ANA P. BRENESCOTO

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On Common Ground, Attleboro

Mentor Center Coordinator

Age: 27

ABOUT HER: Born in Costa Rica, living there until she was 20; at 10, her family moved to Monteverde, a community of 4,000 people in the cloud forest. Learned English at a bilingual Quaker school, finished high school in Costa Rica and moved to Massachusetts to attend Wheaton College to study sociology. This summer, she’ll start a MicroMasters program on data, economics and development policy. Her father and mother, Humberto and Elieth, still live in Monteverde, and her brother, Pablo, also graduated Wheaton College and will work at the New England Aquarium. She is engaged to Chris Maricle whom she met in college and works as assistant brewer at Skyroc Brewery in Attleboro.

WHY YOUR FIELD? I have worked hard and studied hard, but I would not be here if it weren’t for other people that invested their time, love and money in me. Not everybody is this fortunate. I have experienced firsthand the effects of receiving opportunities that allowed for personal and academic growth, and because of this, I have made it my life’s mission to engage in efforts that assist people living in poverty to have access to socio-economic mobility. My family’s financial status took a downturn when I was 10 and though we never experienced hunger or homelessness, it was often close. When I was in 10th grade, my brother and I were recommended to a friend of our friends, and this extremely generous person became our sponsor- she offered to pay for our college education anywhere in the world. And as a college student, I worked with women recovering from drug addiction in Bhutan, as well as in the Bhutan Centre for Media and Democracy, where I assisted in the development of a community-mapping project. In 2014, I received a Davis Scholarship to travel to Cape Town, South Africa and work at a nonprofit organization called Wola Nani, where I had the privilege of assisting them in creating crafter profiles, teach (and learn) jewelry making, and dip my toes into grant writing. The research I conducted there informed my Senior Thesis, which explored the role of stigma in the lives of HIV positive women. My position as Mentor Center Coordinator at On Common Ground has proven to challenge me every day. I have met some of the most inspiring, tenacious and courageous individuals, who work hard every day to better their lives. Our mentees have taught me about perseverance and courage.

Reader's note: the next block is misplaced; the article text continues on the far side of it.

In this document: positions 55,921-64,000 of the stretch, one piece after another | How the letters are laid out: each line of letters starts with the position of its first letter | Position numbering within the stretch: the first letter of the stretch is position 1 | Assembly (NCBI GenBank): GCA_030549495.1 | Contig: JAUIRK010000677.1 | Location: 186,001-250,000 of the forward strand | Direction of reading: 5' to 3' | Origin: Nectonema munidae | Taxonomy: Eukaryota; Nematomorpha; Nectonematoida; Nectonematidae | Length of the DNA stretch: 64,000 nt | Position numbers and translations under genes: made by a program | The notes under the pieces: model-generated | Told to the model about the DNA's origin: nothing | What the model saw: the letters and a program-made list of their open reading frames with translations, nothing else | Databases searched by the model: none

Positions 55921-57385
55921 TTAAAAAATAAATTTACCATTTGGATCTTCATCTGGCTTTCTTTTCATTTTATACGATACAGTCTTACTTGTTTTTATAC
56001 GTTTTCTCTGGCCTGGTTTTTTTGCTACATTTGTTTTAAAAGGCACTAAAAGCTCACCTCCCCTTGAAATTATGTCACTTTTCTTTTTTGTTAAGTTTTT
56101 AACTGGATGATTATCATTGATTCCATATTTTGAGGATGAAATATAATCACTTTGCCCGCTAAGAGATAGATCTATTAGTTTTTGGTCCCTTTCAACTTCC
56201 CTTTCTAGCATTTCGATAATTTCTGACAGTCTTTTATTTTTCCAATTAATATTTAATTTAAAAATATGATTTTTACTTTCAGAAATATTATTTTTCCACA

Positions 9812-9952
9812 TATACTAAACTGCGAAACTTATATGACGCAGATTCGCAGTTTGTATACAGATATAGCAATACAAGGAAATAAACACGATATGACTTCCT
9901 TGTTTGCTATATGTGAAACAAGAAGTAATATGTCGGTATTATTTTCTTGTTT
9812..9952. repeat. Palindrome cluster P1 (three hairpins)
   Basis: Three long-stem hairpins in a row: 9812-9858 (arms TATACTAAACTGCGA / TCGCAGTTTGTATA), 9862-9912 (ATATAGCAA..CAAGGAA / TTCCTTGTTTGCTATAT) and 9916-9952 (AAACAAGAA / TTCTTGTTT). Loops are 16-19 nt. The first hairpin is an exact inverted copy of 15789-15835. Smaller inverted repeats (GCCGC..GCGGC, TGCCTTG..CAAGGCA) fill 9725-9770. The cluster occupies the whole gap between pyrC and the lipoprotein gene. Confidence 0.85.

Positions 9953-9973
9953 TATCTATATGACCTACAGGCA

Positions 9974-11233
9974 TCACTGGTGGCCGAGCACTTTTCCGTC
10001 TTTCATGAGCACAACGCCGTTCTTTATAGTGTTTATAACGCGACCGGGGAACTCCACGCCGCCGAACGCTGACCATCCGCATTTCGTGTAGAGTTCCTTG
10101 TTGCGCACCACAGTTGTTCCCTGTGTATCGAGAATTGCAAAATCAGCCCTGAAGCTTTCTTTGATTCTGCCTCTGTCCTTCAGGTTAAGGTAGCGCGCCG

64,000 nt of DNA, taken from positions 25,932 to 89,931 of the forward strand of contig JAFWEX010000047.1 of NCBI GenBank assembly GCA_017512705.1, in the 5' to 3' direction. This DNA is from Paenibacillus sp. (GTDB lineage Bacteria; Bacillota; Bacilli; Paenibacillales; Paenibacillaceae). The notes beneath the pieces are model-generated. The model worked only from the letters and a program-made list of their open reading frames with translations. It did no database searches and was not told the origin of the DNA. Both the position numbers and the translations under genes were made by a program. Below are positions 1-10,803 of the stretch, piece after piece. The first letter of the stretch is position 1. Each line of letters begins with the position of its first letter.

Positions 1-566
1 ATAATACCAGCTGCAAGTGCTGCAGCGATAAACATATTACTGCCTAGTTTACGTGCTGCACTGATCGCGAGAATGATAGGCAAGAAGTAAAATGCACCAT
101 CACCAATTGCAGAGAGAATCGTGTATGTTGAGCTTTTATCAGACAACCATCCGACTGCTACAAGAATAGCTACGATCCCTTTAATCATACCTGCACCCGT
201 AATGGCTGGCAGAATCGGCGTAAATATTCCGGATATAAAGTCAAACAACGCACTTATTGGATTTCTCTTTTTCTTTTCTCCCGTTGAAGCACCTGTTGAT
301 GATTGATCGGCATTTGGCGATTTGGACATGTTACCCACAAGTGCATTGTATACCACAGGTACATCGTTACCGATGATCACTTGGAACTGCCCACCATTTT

BEST CAREER ADVICE: Find the intersection between what you are good at and what makes you happy. I am still trying to figure this out myself, although my good friend and ex-professor of sociology Hyun Kim recently told me something along the lines of this: Find out what drives you and work hard, and things will fall into place.

HARDEST LESSON LEARNED: How to find a balance between being empathetic and engaged, at the same time that you make your own physical/mental wellbeing a priority. People in poverty deal with injustice at a higher rate than the rest of us, and when you decide you will not be a silent bystander; it can take a heavy toll.

MENTOR(S): Laurie Sanders, a friend of my family, saw potential in me before I knew I had it. Neither she nor my family ever expressed doubt in my ability to face the challenge of taking full advantage of the opportunities I was given. She has mentored/coached me from the time I was 13, through my college applications/visits, college years and until now.

GIVING BACK: I donate a handmade piece of jewelry to every On Common Ground fundraising event where they get auctioned or raffled. I am a member (artist) at the Attleboro Arts Museum (this is not charity, but its fun), and I volunteered during most winter/summer breaks while I was a college student.

WHAT TALENT DO YOU WISH YOU HAD MOST THAT YOU DON'T NOW?  I wish I could dance really well, it looks like so much fun; don’t get me wrong, I do it anyway, but it’s an embarrassing experience for everyone.

WHAT AWARDS/RECOGNITIONS HAVE YOU RECEIVED IN YOUR CAREER/FIELD? All through Wheaton College: Emily Susan Hartwell Leadership Award ’14; Davis Scholarship ’14; U.S. Track & Field and Cross Country Coaches Association All-Academic Team Award ’12 and ‘13); and Wheaton Winter Break Stipend Recipient (’14 and ‘15).